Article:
Ask most people to define racism and they will default to blaming individuals for discriminatory preferences. But could there be something larger driving racism? Imagine how a group of people would interact if some of those people had a tenth or even less of the wealth of the rest, and through that inequity, had a comparable lack of ability to set the group’s norms, whether in the context of politics, law, in settings of employment, etc. Would that impact – via power relations – how the group members interact?
There’s no need to imagine such a thing. Persons of color generally have, because of massive and historic birth inequity, less money – and hence less power – than white people.
The role of birth inequity should in no way be seen to diminish other drivers of racism, including the personal animus that does exist, and which has been shown to drive police brutality and other forms of violence inflicted upon the black community. Those forms of violence, and the need to defund the police committing them, as well as other drivers, remain key.
Regardless, the assumption that being born poor is ok may drive much of what we see as racism, and we can certainly understand why concentrations of wealth and power would rather blame it on individual preferences. And they may feel secure because the possibility of true birth equity – or equal opportunities in life – has largely been hidden behind a dominant norm that treats the act of having children as a personal or private matter that entails no or miniscule obligations from the wealthy to those having children who will be born poor.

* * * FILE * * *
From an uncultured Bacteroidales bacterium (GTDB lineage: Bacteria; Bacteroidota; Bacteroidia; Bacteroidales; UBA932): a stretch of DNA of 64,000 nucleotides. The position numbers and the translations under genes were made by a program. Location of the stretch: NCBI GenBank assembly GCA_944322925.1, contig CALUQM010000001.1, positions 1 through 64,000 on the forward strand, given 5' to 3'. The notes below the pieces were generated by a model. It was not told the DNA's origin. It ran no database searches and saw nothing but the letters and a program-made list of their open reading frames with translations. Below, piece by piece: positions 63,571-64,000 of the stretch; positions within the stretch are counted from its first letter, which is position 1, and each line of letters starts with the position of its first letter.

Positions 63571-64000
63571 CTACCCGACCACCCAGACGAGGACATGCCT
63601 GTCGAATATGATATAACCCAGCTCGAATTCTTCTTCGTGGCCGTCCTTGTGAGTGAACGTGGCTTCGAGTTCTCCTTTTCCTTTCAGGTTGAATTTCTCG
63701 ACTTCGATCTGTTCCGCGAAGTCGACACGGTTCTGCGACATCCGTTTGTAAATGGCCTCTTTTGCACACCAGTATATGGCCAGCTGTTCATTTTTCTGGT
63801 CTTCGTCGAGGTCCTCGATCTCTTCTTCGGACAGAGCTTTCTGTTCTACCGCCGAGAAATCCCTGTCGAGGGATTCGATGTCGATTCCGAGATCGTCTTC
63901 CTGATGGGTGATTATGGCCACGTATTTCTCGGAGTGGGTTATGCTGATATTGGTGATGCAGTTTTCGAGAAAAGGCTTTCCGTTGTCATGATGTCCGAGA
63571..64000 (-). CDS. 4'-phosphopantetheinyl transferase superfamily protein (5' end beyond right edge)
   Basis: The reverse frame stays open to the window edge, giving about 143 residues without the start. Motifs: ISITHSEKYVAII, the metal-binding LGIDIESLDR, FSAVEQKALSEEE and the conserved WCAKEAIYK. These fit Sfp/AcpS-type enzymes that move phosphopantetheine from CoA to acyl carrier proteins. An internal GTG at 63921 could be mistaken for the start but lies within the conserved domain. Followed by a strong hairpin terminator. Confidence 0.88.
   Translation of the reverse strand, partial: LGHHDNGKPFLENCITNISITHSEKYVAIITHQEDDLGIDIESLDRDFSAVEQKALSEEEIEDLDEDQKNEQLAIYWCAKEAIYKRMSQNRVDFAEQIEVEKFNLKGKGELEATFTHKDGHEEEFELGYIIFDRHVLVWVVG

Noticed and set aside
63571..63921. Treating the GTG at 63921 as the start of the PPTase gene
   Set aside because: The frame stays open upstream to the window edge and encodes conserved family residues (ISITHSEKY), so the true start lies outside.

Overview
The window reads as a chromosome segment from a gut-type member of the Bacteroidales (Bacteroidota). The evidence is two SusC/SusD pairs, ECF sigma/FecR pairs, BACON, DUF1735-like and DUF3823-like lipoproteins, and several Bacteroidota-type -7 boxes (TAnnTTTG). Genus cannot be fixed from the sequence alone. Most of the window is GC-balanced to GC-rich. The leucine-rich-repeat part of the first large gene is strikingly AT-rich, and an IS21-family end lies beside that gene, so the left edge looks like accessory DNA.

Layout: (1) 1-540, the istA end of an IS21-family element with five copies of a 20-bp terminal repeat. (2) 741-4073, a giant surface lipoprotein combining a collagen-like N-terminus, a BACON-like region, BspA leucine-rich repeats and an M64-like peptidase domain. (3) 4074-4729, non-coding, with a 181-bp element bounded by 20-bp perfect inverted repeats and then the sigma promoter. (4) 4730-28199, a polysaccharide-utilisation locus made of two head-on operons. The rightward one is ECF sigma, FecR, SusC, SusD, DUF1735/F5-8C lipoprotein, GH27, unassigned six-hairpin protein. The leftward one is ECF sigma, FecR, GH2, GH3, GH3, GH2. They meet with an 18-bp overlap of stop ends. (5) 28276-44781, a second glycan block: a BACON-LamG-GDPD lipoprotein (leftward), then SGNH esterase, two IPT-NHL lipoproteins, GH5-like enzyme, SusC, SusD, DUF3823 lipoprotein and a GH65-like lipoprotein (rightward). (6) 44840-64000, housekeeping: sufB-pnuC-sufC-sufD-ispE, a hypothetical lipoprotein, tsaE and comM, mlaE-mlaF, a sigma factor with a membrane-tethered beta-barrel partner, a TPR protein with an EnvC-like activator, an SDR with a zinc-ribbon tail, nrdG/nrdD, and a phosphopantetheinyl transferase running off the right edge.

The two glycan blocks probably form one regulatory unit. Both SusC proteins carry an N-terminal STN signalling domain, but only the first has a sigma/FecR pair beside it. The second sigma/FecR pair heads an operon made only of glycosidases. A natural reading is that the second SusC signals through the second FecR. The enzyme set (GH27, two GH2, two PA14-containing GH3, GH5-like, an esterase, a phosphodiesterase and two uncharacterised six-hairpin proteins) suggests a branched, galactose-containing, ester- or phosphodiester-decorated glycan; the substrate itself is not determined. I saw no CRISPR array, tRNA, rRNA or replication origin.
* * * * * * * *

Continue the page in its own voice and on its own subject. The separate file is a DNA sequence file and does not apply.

We can change that.
We can step around the curtain and demand the resources necessary to create true equality of opportunity, which is perhaps the best conception of human freedom. Why? Because a Fair Start in life is the first and overriding human right, preceding with justice the political systems that purport to assign property rights to the wealthy.